There are five grades, 1-5. Yield grade one carcasses are of the highest cutability, while yield grade 5 yields the lowest cutability.
Beef sold in US restaurants and supermarkets is usually described by its USDA grade; however, in the early twentyfirst century many restaurants and retailers began selling beef on the strength of brand names and the reputation of a specific breed of cattle, such as black Angus.
Aging and tenderization 
To improve tenderness of beef, it often is aged (i.e., stored refrigerated) to allow endogenous proteolytic enzymes to weaken structural and myofibrillar proteins. Wet aging is accomplished using vacuum packaging to reduce spoilage and yield loss. Dry aging involves hanging primals (usually ribs or loins) in humidity-controlled coolers. Outer surfaces dry out and can support growth of molds (and spoilage bacteria, if too humid), resulting in trim and evaporative losses.
Evaporation concentrates the remaining proteins and increases flavor intensity; the molds can contribute a nut-like flavor. After two to three days there are significant effects. The majority of the tenderizing effect occurs in the first 10 days. Boxed beef, stored and distributed in vacuum packaging, is, in effect, wet aged during distribution. Premium steakhouses dry age for 21 to 28 days or wet age up to 45 days for maximum effect on flavor and tenderness.
Meat from less tender cuts or older cattle can be mechanically tenderized by forcing small, sharp blades through the cuts to disrupt the proteins. Also, solutions of exogenous proteolytic enzymes (papain, bromelin or ficin) can be injected to augment the endogenous enzymes. Similarly, solutions of salt and sodium phosphates can be injected to soften and swell the myofibrillar proteins. This improves juiciness and tenderness. Salt can improve the flavor, but phosphate can contribute a soapy flavor.
Cooking and preparation 
These methods are applicable to all types of meat and some other foodstuffs.
Dry heat 
|Grilling||is cooking the beef over or under a high radiant heat source, generally in excess of 650 °F (343 °C). This leads to searing of the surface of the beef, which creates a flavoursome crust. In the U.S.A., Australia, New Zealand, Canada, the UK and Germany, grilling, particularly over charcoal, is sometimes known as barbecuing, often shortened to "BBQ". When cooked over charcoal, this method can also be called charbroiling.|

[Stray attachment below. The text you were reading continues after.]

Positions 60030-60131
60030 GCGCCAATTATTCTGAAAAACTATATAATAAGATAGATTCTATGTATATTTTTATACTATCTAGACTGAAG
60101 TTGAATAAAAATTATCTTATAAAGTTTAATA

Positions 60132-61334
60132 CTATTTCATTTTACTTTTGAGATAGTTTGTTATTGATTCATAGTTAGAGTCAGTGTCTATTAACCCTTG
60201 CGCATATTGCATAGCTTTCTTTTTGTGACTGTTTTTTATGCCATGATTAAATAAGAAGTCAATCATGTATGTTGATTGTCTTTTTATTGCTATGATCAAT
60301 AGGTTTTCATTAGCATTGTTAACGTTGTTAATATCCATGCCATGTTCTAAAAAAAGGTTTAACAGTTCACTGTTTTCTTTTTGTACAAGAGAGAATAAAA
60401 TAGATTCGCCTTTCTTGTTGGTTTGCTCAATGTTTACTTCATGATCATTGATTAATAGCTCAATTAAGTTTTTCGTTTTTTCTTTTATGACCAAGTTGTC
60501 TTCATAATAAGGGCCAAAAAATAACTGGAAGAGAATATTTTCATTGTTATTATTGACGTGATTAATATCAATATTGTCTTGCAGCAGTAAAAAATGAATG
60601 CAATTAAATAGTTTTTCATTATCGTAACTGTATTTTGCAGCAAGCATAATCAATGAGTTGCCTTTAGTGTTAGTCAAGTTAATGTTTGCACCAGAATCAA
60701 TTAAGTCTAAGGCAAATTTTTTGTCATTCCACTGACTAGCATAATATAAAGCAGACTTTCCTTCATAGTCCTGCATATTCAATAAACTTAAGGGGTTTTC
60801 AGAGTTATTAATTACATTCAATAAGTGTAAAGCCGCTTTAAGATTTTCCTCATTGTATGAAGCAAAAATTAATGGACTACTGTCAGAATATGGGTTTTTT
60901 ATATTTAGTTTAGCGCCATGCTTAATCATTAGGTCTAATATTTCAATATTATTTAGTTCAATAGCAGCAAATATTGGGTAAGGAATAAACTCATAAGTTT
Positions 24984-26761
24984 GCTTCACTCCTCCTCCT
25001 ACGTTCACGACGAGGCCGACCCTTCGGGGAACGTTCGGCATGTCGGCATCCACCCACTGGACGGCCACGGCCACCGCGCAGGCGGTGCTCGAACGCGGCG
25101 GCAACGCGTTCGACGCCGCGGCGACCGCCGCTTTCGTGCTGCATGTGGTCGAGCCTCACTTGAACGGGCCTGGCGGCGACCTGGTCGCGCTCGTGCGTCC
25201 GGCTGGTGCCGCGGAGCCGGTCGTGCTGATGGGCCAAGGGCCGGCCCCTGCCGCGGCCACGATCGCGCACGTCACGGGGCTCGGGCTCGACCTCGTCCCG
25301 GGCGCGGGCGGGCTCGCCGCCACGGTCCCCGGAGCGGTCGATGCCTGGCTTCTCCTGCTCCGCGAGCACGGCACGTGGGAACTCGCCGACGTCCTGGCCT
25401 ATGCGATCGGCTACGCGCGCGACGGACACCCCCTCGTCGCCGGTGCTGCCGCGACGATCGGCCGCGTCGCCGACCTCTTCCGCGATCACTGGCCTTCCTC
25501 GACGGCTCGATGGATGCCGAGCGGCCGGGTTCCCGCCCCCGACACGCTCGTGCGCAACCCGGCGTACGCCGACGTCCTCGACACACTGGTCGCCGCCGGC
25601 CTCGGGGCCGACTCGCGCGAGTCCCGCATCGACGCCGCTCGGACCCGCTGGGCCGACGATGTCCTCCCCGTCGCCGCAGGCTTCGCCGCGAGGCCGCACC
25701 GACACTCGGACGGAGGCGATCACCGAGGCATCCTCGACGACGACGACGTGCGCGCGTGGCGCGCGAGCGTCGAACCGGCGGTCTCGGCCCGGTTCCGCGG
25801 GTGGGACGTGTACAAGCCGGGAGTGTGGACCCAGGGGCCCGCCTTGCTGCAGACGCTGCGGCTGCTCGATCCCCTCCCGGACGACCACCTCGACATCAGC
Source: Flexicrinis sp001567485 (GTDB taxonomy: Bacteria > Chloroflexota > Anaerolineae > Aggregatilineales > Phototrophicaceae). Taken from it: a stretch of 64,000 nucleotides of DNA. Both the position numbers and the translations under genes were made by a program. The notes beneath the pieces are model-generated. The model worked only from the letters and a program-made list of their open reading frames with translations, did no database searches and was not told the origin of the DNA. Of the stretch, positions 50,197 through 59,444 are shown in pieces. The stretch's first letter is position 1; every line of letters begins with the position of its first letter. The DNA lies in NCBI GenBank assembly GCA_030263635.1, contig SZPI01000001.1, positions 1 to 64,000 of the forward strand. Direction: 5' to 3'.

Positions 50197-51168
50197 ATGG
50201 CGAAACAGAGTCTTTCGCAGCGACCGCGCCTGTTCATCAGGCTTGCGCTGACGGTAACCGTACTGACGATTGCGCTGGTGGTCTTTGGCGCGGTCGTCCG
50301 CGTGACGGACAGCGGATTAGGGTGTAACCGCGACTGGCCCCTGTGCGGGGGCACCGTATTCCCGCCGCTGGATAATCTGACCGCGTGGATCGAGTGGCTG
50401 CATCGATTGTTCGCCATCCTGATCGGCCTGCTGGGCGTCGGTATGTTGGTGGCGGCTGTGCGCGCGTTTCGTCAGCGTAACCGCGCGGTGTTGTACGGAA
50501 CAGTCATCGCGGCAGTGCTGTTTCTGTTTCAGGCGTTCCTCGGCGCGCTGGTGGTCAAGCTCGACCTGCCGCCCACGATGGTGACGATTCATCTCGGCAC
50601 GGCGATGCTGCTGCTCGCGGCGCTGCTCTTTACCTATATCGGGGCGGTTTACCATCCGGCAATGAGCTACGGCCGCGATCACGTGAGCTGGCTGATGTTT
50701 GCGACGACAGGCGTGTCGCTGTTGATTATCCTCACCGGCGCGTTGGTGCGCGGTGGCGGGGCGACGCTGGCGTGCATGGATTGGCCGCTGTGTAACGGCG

|Broiling||is a term used in North America. It is similar to grilling, but with the heat source always above the meat. Elsewhere this is considered a way of grilling.|
|Griddle||Meat may be cooked on a hot metal griddle. A little oil or fat may be added to inhibit sticking; the dividing line when the method becomes shallow frying is not well-defined.|
|Roasting||is a way of cooking meat in a hot oven, producing roast beef. Liquid is not usually added; the beef may be basted by fat on the top, or by spooning hot fat from the oven pan over the top. A gravy may be made from the cooking juices, after skimming off excess fat. Roasting is suitable for thicker pieces of meat; the other methods listed are usually for steaks and similar cuts.|
Internal temperature 
Beef can be cooked to various degrees, from very rare to well done. The degree of cooking corresponds to the temperature in the approximate center of the meat, which can be measured with a meat thermometer. Beef can be cooked using the sous vide method, which cooks the entire steak to the same temperature, but when cooked using a method such as broiling or roasting it is typically cooked such that it has a "bulls eye" of doneness, with the least done (coolest) at the center and the most done (warmest) at the outside.